The physical properties of oxides and hydrides vary much; some are solids, others are liquids, others are gases, at ordinary temperatures and pressures. The chemical properties of these compounds also vary much, but a great many oxides may be placed in one or other of two classes.

As representatives of these classes let us take the oxides of 124 sulphur and magnesium whose compositions are expressed by the formulae So, and Mgo, respectively (S = 32, Mg = 24, 0= 16).

Sulphur trioxide (SO) is a white, crystalline, solid; it dissolves very easily in water forming a colourless solution. This solution has the following (among other) properties : (1) a sour taste; (2) it turns blue litmus solution bright red; (3) it dissolves many metals--e.g. zinc, iron, aluminium, magnesium, cadmium, barium, &c. &c. --with production of two more substances, one of which is hydrogen, and another is a compound of sulphur, oxygen, and the metal used ; (4) it interacts with oxides of many

metals

-e.g.

oxide of zinc, iron, aluminium, magnesium, cadmium, barium, &c. &c.—to produce two or more substances one of which is the same compound of sulphur, oxygen, and the metal of the oxide used, which was produced in reaction (3), and another of which is water. Further, if the solution of sulphur trioxide in water is evaporated considerably a thick oily liquid is obtained ; if this liquid is cooled below 0° crystals separate having the composition H,SO. This compound is called sulphuric acid. If sulphuric acid is dissolved in water the solution exhibits the same properties as a solution in water of sulphur trioxide. It seems therefore fair to conclude that an aqueous solution of this oxide contains the compound H SO,.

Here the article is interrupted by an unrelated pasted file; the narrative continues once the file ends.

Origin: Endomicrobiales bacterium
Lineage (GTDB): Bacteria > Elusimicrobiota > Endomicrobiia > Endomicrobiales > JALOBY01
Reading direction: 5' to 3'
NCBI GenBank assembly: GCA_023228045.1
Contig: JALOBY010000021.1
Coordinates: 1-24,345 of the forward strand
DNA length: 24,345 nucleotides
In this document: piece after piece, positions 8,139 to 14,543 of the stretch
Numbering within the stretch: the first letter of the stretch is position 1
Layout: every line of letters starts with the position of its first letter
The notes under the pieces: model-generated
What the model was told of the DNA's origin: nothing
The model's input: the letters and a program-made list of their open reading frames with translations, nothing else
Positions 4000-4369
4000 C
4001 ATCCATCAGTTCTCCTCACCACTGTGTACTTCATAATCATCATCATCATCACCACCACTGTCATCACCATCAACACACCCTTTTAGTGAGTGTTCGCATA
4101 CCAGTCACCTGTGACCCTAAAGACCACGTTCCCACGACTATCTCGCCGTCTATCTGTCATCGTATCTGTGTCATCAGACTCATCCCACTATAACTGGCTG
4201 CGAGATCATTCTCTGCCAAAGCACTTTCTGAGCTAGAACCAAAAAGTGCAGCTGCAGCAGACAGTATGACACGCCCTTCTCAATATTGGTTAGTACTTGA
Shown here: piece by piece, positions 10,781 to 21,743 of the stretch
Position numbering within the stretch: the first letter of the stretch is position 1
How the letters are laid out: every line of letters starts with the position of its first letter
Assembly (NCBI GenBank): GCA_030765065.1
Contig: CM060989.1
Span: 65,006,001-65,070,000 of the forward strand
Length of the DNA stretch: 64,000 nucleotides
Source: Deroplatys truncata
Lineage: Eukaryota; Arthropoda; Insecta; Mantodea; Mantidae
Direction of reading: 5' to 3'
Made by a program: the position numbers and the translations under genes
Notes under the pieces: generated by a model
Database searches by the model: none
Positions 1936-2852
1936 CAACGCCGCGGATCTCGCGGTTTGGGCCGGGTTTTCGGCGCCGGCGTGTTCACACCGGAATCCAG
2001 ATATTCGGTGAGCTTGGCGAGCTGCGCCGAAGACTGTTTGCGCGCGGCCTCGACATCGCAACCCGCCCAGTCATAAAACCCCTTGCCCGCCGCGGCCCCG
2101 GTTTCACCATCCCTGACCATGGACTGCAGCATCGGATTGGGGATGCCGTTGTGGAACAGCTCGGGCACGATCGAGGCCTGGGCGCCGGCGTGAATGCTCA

or

4

4

2

2

4

4

[ocr errors]

=

2
+

3

2

[ocr errors]

Assuming that this is so, the chemical changes enumerated above may be represented in equations as follows :

SO, +H, O+ Aq=H. SO, Aq.
(3) Zn + H SO, Aq = ZnSO, Aq + 2H;

Fe + H SO Aq = FeSO Aq + 2H;
2Al + 3H SO, Aq=A1,3SO, Aq + 6H;
Mg + H 50 Aq = MgSO Aq + 2H ;
Cd + H SO Aq=CASO, Aq + 2H;

Ba+H SO, Aq = BaSO + 2H+ Aq.
(4) ZnO + H SO, Aq= ZnSO, Aq+H,0;

FeO + H, SO Aq= FeSO Aq +H,0);
A1,0, + 3H ŠO, Aq = A1,380, Aq + 3H,0;
Mg0o+H SO, Aq = Mg50 Ağ + H20;
CdO + H2SO Aq=CdSO, Aq + H,O;

BaO + HNO Aq= BaSO4 + H2O + Aq. The compounds of zinc, iron, &c. produced in these reactions are called salts. If the composition of each of these salts is compared with that of the sulphuric acid, H,80, by the interaction of an aqueous solution of which with a metal or the oxide of a metal the salt is produced, it is seen that the salt is composed of a metal together with all the sulphur and oxygen which were combined, before the chemical change began, with hydrogen, forming the compound H,80,The compound H,SO, is called an acid. The solution of this acid in water has a sour taste; turns blue litmus red; reacts with zinc, iron, aluminium, and many other metals, to produce salts, and hydrogen; and reacts with oxides of zinc, iron, aluminium, magnesium, and other metals, to produce salts and water.